ROLLOE Is a Bicycle Wheel that Filters Out Pollution on the Go

Enter ROLLOE, aka Roll Off Emissions.

The advantages of riding a bike are many, but let’s just mention here that, by choosing a bicycle to move around, you don’t add to the pollution, you get a workout (yes, even on an e-bike) and you still have time to enjoy yourself. You could soon add another benefit to this list, one that would top them all: by cycling, you could be actively providing fresh air to your fellow city-dwellers.

The idea of using a bicycle to actively filter air and coimbat pollution on the go is not new, having been used for several concepts before. This time, though, it’s not a bicycle that’s doing the filtering, but a very special wheel, the ROLLOE.

ROLLOE is the creation of industrial designer Kristen Tapping from London, UK, and has already been recognized with the Design Innovation in Polymer 2020 award. As Tapping reveals in an interview with RedBull from last month, she is now working on the third prototype, but she already has two functional ones and the theory laid out. She aims to secure funding and see this go into production in the next 18 to 24 months.

ROLLOE is a three-spoke mag wheel with two hubcap-like attachments, that sits in the front of the bike and weighs just 1,050g (2.3 pounds). Between the wheel and the hubcaps, there are three different filters and fins through which filtered air would be pushed out. Filthy air is sucked in through the central gravity by centrifugal force and pushed out through the fins. In theory, Tapping explains, the harder you pedal, the more air you’re able to purify.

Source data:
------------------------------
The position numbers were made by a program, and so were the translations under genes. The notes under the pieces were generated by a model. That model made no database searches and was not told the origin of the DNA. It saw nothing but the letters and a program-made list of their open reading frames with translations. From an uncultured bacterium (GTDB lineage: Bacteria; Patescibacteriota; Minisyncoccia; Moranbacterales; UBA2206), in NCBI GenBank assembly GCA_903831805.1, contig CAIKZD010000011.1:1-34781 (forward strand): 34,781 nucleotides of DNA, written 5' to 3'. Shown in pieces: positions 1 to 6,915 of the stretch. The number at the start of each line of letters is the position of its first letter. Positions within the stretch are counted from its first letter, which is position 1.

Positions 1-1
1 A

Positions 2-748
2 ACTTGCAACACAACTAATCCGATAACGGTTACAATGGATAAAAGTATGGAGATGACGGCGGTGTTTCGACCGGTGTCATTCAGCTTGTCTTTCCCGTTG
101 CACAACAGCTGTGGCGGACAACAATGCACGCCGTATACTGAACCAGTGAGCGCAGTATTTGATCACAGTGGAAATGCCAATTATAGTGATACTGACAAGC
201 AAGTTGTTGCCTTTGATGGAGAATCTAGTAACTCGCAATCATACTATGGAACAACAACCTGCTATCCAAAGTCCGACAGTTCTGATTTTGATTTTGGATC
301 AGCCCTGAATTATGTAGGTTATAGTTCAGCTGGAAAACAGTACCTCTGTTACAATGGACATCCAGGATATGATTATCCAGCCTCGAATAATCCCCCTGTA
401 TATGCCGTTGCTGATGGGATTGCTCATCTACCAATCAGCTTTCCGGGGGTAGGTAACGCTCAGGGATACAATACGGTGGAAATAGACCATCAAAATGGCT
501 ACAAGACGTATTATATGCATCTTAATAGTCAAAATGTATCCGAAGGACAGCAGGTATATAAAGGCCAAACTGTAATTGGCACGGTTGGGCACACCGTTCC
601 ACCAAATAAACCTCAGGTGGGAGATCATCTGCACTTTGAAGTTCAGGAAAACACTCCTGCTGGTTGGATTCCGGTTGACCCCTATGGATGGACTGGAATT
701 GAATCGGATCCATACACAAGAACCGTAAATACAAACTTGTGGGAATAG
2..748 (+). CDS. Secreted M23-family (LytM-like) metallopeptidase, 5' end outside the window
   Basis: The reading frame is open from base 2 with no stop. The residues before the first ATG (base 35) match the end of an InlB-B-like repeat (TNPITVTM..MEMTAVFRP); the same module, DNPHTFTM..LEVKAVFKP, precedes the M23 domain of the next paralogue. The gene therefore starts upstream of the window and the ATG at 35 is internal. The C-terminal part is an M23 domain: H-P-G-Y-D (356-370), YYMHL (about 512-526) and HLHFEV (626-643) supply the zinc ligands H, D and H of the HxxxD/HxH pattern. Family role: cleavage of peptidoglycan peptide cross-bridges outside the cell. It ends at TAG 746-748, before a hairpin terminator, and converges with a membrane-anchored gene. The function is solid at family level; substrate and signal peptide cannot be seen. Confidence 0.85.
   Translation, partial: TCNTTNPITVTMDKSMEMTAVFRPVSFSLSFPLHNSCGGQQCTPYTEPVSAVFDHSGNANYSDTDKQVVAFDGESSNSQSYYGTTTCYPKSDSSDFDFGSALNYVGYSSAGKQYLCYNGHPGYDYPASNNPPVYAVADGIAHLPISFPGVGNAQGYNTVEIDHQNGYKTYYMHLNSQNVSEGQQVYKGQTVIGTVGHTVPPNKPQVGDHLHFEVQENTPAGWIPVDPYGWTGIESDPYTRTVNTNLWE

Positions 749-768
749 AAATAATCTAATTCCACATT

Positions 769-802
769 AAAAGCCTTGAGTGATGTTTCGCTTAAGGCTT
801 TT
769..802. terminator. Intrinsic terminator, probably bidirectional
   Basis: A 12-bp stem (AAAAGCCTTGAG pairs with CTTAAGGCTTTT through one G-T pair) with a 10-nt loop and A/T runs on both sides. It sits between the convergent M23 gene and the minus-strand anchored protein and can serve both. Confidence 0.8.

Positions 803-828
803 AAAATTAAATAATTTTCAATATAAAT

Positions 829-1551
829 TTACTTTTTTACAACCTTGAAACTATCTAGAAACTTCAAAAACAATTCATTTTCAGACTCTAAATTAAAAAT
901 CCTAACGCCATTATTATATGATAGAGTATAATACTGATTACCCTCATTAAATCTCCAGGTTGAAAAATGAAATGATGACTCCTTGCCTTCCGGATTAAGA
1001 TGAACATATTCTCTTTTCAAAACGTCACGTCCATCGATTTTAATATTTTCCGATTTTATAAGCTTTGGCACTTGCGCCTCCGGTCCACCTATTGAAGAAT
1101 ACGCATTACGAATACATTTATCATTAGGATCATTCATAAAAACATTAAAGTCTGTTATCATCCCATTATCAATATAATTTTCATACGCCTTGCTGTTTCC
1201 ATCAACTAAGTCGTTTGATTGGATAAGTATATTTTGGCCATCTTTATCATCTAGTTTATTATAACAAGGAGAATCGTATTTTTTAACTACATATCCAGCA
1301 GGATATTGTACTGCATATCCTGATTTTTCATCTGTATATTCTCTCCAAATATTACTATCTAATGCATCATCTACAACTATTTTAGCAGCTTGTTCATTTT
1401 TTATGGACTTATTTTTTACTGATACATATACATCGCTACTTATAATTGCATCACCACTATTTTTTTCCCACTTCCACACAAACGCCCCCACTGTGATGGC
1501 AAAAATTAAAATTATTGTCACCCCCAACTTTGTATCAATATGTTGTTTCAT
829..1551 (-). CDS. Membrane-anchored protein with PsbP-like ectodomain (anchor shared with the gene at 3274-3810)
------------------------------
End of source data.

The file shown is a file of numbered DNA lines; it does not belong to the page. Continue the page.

The most obvious advantage is that you get to do it smack where it’s most needed: in crowded areas, where there’s heavy traffic.

The device uses three types of filters for maximum efficiency: Loofa sponge for large particles, HEPA for PM2.5 particles, and activated carbon for gas molecules, VOCs and odors. This would make it suitable for pollutants like PM10-2.5, Ozone O3, CO2 and NO2.

Tapping got the idea while riding through London and experiencing for herself the exhaust fumes, the heat coming off and the dust. She estimates that, if as little as 10 percent of London cycles used ROLLOE, they would filter 20 times the size of Trafalgar Square. Or, speaking in numbers, if Santander bikes used in 2018 had had ROLLOE, they would have produced 79,865 m3 of clean, filtered air.

Tapping is targeting the bicycle ride-sharing companies first with this invention, but she has plans for privately owned bikes as well. Santander or Mobike fleets could use ROLLOE and encourage cyclists to pedal more by tracking their progress and their location, through a variety of rewards. For privately owned bicycles, TfL (Transport for London) could step in and pay for the device itself and regular maintenance, as a means to get more owners to have the wheel put in instead of the regular one.

Speaking of servicing, the filters would be washable and the wheel would require maintenance once a week or every 250 km (155.3 miles) for fleet-owned bicycles. Each fleet operator could use the app to see when maintenance is in order, and take the bike to a local bike shop for disassembly but clean the filters elsewhere.

If Tapping secures funding and the ROLLOE goes into production, she’s also considering developing a similar rear wheel (which is trickier because of the drivetrain), various sizes for the current one, and even different color schemes. But as it is right now, this project is incredibly promising and theoretically able to render the greenest means of transport truly carbon-negative.

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